Stephen Jencks, M.D., director of quality coordination at the CMS, as well as two hospitals and a hospital group, are among seven winners of the 2004 Ernest A. Codman award for the use of outcomes measurement to achieve improvements in the quality and safety of healthcare, the Joint Commission on Accreditation of Healthcare Organizations announced Monday.
Codman, a Harvard Medical School graduate and surgeon, joined the medical staff of Massachusetts General Hospital in 1895 and proposed the "End Result Idea" -- revolutionary for its time -- saying patient outcomes should be the ultimate measure of quality of care.
JCAHO President Dennis O'Leary, M.D., in a press statement, said the winners were "truly the vanguard of raising the bar for health care quality."
Three months ago, Jencks, 63, a retired rear admiral and a member of the public health service for 33 years, was named as a civilian to be director of quality coordination at the CMS, where he pushes for consistency in quality improvement programs at Medicare, Medicaid, the federally contracted quality improvement organizations and the federal nursing home survey program.
Jencks said the award came for six previous years of work in which he was director of the quality improvement group at the CMS.
During that period, he said, the government healthcare agency dramatically increased the use of outcomes data to improve quality of care and pushed for transparency of results reporting. It also switched to an emphasis on cultural change to achieve quality improvement, "taking an entire system that was focused on kind of a bad-apple approach to quality and change it to a system focused on a notion that we were trying to improve the care of the public, rather than changing the behavior of a few docs."
In the years ahead, there will be no letup by the CMS on its quality-improvement drive, Jencks predicted.
"The agency is really doing an all-fronts effort," he said. "I think you'll see a growing emphasis on public data. You're seeing a growing number of pay for performance demonstrations and pilots. You'll only see more of those. The administration is clearly committed to them."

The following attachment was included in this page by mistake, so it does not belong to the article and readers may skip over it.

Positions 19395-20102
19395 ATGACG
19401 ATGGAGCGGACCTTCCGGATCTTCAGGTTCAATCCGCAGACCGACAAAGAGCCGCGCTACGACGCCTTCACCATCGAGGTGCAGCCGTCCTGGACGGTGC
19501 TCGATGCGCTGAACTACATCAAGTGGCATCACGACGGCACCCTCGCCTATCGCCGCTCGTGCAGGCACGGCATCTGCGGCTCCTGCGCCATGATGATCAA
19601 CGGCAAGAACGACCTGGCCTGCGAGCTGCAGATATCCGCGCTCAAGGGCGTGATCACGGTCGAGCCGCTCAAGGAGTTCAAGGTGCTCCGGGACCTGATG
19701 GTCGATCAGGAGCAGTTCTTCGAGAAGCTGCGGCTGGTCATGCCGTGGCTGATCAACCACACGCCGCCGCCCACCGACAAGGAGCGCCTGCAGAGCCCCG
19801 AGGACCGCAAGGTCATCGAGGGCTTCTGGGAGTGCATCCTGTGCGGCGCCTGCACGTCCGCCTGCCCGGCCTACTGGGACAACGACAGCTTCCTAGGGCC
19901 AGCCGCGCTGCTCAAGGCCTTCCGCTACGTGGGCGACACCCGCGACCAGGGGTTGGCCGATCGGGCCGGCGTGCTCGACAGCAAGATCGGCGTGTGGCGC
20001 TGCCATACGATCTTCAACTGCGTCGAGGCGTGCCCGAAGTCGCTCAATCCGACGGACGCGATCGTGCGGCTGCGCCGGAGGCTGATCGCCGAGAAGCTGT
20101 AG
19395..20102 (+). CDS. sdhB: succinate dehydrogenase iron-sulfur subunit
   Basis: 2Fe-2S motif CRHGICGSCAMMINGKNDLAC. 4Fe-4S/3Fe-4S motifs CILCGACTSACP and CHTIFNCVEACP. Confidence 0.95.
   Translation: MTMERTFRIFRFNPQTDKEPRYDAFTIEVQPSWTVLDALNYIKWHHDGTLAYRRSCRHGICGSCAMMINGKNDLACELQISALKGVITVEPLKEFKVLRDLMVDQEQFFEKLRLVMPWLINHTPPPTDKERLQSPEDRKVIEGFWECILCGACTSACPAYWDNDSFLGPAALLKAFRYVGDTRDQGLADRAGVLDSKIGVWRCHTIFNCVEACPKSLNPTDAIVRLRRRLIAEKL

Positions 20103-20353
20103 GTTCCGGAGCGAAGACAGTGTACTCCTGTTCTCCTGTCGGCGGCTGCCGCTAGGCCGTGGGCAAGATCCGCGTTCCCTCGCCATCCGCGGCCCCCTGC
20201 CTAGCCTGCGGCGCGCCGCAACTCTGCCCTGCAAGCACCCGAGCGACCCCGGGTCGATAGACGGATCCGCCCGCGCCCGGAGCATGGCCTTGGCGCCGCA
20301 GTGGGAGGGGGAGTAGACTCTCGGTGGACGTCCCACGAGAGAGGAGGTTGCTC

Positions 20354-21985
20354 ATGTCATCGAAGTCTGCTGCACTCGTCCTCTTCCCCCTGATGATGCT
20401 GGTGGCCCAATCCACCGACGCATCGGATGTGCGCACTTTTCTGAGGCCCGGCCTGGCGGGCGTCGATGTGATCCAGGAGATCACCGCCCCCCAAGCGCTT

Jencks said the CMS also will focus on promoting specific, collaborations with providers, for example, improving immunization rates in nursing homes and reducing surgical complications.
The 301-bed Stamford (Conn.) Health System won for developing a protocol to monitor blood glucose levels in critically ill patients, after which mortality rates for these patients dropped 29% and length of stay decreased nearly 11%. The other hospital winner was the 686-bed Staten Island University Hospital in New York, which implemented a protocol for high-risk hip fracture patients, after which mortality rates decreased from 4.9% to 1%.
In the multiorganizational category, the winner was Novant Health, the seven-hospital, 1,978-bed group based in Winston-Salem/Charlotte, N.C. Its safety system for the administration of Warfarin resulted in a 38% reduction in adverse effects for inpatients and 51% reduction for outpatients.
Other categories and winners were:
The awards will be presented Thursday in Chicago at the JCAHO national conference on quality and patient safety.